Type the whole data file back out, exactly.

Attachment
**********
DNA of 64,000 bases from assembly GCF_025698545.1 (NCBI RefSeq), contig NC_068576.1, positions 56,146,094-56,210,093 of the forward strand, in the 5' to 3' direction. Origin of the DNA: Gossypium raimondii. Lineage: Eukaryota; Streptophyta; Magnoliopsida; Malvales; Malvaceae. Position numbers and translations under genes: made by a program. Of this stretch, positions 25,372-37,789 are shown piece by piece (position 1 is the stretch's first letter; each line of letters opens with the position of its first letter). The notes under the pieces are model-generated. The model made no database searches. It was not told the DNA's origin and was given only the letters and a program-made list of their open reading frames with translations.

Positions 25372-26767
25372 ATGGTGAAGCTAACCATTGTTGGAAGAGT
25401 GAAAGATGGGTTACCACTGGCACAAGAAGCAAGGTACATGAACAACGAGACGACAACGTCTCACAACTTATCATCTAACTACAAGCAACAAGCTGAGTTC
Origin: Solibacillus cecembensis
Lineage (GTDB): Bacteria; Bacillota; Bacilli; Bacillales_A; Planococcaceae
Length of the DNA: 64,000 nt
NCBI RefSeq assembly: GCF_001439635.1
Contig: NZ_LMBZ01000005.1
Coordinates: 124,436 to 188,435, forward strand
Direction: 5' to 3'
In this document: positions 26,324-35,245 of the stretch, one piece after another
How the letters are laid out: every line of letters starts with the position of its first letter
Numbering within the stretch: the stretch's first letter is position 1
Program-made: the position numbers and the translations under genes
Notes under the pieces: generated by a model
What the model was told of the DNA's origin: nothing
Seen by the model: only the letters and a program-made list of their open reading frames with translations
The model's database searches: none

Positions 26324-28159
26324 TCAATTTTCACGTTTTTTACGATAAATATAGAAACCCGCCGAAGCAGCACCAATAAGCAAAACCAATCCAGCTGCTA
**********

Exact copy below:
DNA of 64,000 bases from assembly GCF_025698545.1 (NCBI RefSeq), contig NC_068576.1, positions 56,146,094-56,210,093 of the forward strand, in the 5' to 3' direction. Origin of the DNA: Gossypium raimondii. Lineage: Eukaryota; Streptophyta; Magnoliopsida; Malvales; Malvaceae. Position numbers and translations under genes: made by a program. Of this stretch, positions 25,372-37,789 are shown piece by piece (position 1 is the stretch's first letter; each line of letters opens with the position of its first letter). The notes under the pieces are model-generated. The model made no database searches. It was not told the DNA's origin and was given only the letters and a program-made list of their open reading frames with translations.

Positions 25372-26767
25372 ATGGTGAAGCTAACCATTGTTGGAAGAGT
25401 GAAAGATGGGTTACCACTGGCACAAGAAGCAAGGTACATGAACAACGAGACGACAACGTCTCACAACTTATCATCTAACTACAAGCAACAAGCTGAGTTC
Origin: Solibacillus cecembensis
Lineage (GTDB): Bacteria; Bacillota; Bacilli; Bacillales_A; Planococcaceae
Length of the DNA: 64,000 nt
NCBI RefSeq assembly: GCF_001439635.1
Contig: NZ_LMBZ01000005.1
Coordinates: 124,436 to 188,435, forward strand
Direction: 5' to 3'
In this document: positions 26,324-35,245 of the stretch, one piece after another
How the letters are laid out: every line of letters starts with the position of its first letter
Numbering within the stretch: the stretch's first letter is position 1
Program-made: the position numbers and the translations under genes
Notes under the pieces: generated by a model
What the model was told of the DNA's origin: nothing
Seen by the model: only the letters and a program-made list of their open reading frames with translations
The model's database searches: none

Positions 26324-28159
26324 TCAATTTTCACGTTTTTTACGATAAATATAGAAACCCGCCGAAGCAGCACCAATAAGCAAAACCAATCCAGCTGCTA